Date of Completion


Embargo Period



Kamran Safavi; Patricia Diaz

Field of Study

Dental Science


Master of Dental Science

Open Access

Campus Access


The rationale of endodontic therapy is obtaining a microbe-free root canal system, in which irrigation plays a critical role. Previous investigations of irrigants and the efficacy of delivery systems have yielded mixed results in obtaining microbe-free (MF) root canals. Recent in-vitro studies evaluating root canal debridement using an apical negative pressure irrigation system, EndoVacTM (EVI), have demonstrated promising results canals. We conducted a randomized, controlled, prospective in-vivo clinical investigation comparing the efficacy of EVI to standard needle irrigation (SNI) in obtaining MF canals. Forty-eight patients with single rooted teeth with apical periodontitis, requiring routine endodontic therapy were recruited to the study. Teeth were randomly assigned to either SNI (n=24) or EVI (n=24) groups, and endodontic therapy was performed over two clinical visits, using 0.5% NaOCl as the primary irrigant. Surface microbial cultures (S1) (obtained prior to access), and 2 intra-canal microbial cultures (S2 and S3) were obtained before and after chemomechanical preparation for each irrigation method. The samples were cultivated in anaerobic conditions for 1 week. Three cases were excluded from either group. Evaluation of S3 cultures revealed that 9.1% of teeth treated with SNI (2/ 22) and 17.4% with EVI (4/23) demonstrated microbial growth. Fisher’s Exact Test revealed no statistically significant difference in the antimicrobial efficacy of either SNI or EVI. Also, there was no significant association between any study variables and the irrigation systems’ antimicrobial efficacy. We conclude from our clinical investigation that EVI provides no added advantage over SNI, in producing microbe-free root canals.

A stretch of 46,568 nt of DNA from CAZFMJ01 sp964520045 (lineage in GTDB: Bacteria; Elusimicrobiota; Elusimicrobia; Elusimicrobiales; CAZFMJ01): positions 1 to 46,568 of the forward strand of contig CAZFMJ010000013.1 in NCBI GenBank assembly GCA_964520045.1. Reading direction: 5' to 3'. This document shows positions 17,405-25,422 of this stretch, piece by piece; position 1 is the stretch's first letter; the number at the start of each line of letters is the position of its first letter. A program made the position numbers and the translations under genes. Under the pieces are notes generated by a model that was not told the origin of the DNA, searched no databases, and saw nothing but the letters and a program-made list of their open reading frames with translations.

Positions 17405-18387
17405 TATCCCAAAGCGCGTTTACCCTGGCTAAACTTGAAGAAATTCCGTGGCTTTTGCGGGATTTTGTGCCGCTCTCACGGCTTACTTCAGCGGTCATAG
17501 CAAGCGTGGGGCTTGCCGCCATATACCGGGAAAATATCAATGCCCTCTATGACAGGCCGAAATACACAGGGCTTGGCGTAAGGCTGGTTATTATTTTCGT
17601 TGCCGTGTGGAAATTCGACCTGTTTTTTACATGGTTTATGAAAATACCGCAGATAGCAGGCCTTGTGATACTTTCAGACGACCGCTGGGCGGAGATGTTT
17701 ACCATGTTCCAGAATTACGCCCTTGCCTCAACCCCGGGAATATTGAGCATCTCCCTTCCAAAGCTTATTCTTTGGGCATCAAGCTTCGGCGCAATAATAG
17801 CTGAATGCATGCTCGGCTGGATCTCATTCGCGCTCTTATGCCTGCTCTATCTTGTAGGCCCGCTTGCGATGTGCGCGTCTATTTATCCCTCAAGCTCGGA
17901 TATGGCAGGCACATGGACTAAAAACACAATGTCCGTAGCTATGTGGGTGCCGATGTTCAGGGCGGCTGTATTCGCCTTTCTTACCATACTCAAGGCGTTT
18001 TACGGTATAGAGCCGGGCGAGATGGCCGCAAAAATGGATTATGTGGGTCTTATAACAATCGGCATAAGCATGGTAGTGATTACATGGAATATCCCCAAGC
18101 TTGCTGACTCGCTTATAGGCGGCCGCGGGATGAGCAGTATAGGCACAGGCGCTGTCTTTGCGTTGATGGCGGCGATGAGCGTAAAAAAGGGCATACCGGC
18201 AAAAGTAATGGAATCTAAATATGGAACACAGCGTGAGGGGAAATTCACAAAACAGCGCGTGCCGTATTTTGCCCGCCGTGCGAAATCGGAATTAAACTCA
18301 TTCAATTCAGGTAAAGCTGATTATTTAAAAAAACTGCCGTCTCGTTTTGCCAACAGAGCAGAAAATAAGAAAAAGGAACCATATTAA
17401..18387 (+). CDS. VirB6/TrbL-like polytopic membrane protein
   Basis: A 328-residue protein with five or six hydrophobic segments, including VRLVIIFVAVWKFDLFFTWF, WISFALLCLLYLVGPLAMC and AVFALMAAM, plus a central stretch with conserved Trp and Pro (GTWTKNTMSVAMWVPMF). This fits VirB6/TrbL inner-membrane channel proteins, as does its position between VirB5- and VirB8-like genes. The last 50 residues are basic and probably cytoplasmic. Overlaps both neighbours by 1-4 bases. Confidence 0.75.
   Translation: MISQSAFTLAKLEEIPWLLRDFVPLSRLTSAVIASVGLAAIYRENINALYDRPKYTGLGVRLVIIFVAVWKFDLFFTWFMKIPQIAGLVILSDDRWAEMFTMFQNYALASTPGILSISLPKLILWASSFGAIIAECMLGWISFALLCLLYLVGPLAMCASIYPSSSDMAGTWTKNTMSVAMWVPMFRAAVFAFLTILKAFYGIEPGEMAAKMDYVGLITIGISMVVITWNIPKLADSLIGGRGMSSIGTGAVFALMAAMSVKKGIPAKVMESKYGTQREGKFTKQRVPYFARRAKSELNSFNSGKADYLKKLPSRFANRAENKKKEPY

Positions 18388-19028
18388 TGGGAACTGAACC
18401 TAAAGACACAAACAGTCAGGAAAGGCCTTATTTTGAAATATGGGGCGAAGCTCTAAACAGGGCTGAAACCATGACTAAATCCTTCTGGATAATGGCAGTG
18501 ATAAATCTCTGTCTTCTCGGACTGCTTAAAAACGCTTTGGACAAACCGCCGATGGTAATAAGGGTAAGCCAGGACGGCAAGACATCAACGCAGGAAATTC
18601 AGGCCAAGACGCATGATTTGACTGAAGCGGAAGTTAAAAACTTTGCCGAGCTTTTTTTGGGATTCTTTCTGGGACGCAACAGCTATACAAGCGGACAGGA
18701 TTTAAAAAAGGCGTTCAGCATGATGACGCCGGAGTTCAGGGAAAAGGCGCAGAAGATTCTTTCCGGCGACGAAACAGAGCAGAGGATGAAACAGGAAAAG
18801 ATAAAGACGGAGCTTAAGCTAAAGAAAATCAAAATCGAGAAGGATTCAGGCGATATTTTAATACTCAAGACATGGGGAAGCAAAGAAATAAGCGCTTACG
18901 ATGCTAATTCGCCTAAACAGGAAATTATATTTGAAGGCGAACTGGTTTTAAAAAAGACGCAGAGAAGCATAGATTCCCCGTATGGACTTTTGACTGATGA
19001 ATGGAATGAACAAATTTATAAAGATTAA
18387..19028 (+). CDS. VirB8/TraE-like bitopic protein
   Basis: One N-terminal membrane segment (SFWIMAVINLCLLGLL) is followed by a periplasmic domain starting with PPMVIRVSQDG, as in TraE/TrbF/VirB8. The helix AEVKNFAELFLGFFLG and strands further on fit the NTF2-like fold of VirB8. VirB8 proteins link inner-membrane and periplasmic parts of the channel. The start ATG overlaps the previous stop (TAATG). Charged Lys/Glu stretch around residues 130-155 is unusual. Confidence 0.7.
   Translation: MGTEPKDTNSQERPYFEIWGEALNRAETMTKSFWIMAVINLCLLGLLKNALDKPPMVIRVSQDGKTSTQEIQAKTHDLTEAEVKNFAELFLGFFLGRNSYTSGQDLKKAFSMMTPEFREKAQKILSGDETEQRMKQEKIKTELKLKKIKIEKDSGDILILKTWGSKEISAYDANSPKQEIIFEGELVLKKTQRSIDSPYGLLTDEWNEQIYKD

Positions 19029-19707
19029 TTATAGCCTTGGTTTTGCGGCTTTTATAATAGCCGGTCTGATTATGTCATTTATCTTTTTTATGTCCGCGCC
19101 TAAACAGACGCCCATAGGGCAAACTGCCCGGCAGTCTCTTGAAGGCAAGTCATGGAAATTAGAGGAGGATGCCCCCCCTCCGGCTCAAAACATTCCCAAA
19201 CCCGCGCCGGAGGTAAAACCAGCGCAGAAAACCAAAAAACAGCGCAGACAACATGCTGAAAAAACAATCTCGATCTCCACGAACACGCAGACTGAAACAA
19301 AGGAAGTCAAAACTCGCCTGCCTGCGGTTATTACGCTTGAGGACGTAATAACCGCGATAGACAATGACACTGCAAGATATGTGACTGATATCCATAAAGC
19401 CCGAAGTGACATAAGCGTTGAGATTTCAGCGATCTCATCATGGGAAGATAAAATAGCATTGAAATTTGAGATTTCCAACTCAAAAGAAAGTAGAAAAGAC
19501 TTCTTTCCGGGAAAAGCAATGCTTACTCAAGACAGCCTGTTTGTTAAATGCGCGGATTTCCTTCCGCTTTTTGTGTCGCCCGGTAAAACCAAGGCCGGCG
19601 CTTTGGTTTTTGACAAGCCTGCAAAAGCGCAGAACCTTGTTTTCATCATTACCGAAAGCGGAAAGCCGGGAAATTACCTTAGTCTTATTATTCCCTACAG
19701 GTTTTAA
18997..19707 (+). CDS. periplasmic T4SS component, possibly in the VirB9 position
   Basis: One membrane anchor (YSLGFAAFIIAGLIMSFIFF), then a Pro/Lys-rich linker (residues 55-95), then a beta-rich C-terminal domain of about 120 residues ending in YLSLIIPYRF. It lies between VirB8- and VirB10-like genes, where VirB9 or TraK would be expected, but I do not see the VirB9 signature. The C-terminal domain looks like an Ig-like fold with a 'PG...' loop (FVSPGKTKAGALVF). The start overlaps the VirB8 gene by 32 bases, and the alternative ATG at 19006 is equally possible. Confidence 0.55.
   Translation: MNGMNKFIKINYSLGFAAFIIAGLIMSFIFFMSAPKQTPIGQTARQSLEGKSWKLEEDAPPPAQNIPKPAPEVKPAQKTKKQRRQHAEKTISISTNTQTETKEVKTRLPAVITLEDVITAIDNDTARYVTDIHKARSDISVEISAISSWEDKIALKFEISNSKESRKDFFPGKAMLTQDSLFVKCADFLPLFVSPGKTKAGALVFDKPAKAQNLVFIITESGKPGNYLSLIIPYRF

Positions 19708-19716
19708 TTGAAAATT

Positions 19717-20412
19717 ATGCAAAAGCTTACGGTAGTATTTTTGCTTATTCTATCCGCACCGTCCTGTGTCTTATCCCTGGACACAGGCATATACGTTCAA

Major Advisor

Blythe Kaufman